The State of Oregon's In-Plant Takes on Creative Color Projects
Published on September 16, 2019
Tim Miller, interim production manager from the in-plant for the State of Oregon, talks about the vast array of products and services the in-plant produces for the various state agencies and departments across Oregon, such as jury summonses, training manuals, and creative color work for the state lottery.
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Frank Makes Book(s)
Published: January 17, 2020
Frank talks about his three latest books which essentially comprise a history of his years in the industry—a personal, yet encyclopedic trilogy that covers the history of hot metal, the phototypesetting era, and desktop publishing.
Warren Werbitt Says “I Just Don’t Understand It”
Published: January 15, 2020
WhatTheyThink's print evangelist Warren Werbitt talks about the only thing there is to talk about: the proposed HP-Xerox merger: “Terrible! Terrible! Terrible!” The industry can’t afford to lose another player. And an $11 billion company making a play to take over a $35 billion company? “I just don’t understand it.” Who is the only one who is going to win? Follow the money. How many jobs will be lost? And what about the customers? Warren struggles to make sense of this.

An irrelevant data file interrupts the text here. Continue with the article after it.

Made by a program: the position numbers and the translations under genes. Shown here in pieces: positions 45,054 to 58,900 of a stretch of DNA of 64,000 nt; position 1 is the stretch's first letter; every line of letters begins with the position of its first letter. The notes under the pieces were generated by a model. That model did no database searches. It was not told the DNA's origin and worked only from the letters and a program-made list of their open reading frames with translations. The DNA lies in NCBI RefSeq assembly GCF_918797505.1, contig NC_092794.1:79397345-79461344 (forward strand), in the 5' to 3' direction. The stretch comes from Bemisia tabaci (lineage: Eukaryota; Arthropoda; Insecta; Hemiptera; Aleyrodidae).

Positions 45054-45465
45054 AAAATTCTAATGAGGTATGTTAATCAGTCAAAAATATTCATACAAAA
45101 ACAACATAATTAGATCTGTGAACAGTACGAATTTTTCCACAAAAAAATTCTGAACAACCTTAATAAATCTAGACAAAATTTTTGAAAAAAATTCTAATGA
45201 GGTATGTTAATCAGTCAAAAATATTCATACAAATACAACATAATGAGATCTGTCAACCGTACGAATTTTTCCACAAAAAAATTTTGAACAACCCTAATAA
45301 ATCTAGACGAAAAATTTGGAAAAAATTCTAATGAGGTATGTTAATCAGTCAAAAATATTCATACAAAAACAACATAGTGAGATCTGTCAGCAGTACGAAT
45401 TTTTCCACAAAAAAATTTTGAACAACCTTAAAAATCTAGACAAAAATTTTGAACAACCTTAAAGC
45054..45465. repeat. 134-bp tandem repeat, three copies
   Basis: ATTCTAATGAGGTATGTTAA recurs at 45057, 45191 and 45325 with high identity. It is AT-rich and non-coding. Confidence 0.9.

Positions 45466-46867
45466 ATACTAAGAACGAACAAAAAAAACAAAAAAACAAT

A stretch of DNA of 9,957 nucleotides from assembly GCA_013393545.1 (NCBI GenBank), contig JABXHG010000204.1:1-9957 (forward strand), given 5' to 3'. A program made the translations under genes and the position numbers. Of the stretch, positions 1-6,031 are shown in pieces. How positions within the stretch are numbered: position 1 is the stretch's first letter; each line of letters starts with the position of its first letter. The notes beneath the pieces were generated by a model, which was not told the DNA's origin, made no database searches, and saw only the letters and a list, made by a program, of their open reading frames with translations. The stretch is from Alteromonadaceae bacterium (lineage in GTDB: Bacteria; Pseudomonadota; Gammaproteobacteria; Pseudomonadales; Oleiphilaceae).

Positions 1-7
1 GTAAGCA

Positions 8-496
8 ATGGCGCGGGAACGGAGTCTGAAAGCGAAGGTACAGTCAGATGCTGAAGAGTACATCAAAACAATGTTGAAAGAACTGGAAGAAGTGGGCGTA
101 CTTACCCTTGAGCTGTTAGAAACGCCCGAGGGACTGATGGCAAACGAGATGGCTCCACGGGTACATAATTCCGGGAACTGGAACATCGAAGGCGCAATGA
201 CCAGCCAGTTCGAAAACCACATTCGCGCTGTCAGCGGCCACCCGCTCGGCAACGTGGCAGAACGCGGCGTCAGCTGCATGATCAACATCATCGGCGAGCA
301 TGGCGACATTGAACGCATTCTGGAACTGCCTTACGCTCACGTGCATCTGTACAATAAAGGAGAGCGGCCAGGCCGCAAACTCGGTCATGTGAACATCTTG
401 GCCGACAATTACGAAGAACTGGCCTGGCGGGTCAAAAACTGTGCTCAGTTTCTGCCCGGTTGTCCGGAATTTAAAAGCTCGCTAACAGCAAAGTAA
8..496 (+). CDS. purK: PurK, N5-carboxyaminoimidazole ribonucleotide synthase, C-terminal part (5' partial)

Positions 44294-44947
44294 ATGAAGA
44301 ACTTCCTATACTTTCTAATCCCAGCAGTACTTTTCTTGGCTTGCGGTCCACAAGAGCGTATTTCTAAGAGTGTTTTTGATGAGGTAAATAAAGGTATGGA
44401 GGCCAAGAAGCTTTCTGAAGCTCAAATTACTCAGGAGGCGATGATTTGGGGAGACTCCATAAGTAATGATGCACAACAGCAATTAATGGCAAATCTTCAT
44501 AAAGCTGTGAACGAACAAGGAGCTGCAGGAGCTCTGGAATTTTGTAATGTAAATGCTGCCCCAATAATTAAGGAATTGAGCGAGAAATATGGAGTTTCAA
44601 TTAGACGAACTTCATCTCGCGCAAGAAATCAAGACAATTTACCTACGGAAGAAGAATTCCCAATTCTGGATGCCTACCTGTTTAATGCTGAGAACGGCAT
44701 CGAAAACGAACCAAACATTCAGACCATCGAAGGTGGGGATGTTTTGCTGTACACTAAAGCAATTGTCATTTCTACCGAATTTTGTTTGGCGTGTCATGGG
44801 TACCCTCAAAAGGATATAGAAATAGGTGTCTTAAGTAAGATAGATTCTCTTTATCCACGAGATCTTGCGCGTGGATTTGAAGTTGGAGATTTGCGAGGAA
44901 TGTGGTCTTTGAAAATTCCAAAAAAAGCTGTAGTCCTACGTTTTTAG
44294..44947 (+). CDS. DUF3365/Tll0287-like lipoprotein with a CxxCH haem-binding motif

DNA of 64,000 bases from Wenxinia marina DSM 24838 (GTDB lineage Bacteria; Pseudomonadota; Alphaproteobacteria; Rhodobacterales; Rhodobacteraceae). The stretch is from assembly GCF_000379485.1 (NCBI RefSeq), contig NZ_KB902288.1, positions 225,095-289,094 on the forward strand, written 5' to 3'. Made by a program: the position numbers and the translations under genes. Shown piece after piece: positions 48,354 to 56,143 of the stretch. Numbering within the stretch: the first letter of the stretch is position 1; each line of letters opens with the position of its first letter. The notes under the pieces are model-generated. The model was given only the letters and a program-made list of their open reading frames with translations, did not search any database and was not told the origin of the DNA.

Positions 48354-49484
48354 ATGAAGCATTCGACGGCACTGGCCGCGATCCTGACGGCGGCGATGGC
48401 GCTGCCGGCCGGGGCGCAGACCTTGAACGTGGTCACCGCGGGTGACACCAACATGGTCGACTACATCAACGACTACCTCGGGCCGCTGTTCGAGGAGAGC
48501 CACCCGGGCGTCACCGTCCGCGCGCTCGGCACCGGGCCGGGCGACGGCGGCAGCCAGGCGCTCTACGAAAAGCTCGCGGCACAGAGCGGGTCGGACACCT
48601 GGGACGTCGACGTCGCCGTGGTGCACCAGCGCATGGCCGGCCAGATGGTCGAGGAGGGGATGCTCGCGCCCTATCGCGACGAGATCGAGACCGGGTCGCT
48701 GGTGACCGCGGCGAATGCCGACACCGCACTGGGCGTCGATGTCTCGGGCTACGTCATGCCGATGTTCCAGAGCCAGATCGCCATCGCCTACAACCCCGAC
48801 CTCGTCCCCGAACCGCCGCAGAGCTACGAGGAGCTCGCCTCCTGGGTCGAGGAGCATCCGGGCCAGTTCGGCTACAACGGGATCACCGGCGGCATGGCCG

Heidelberg Gears Up for drupa
Published: January 14, 2020
Sonja Mechling, Chief Marketing Officer for Heidelberg, talks to Cary Sherburne about Heidelberg’s plans for drupa 2020, which include artificial intelligence (AI) applications to help improve productivity, as well as its digital solutions.
ColorZone’s Joshua Feller Is a Technology Early Adopter
Published: January 13, 2020
Cary Sherburne talks to Joshua Feller, owner of ColorZone. Feller bought ColorZone 15 years ago and began to acquire wide-format equipment—as much as $8 million worth—in order to reduce the amount of work he had to outsource. An early adopter of printing technologies, he has expanded from wide-format to label printing, which has proven highly successful
The Typewriter Revolution
Published: January 10, 2020
Frank visits with Tom Furrier of Cambridge Typewriter in Arlington, Mass., one of the last typewriter repair services in New England. Over the past 15 years, he has seen a resurgence of interest in mechanical (but not electric) typewriters—in particular among young people. His business is booming; his repair services have a two-month backlog.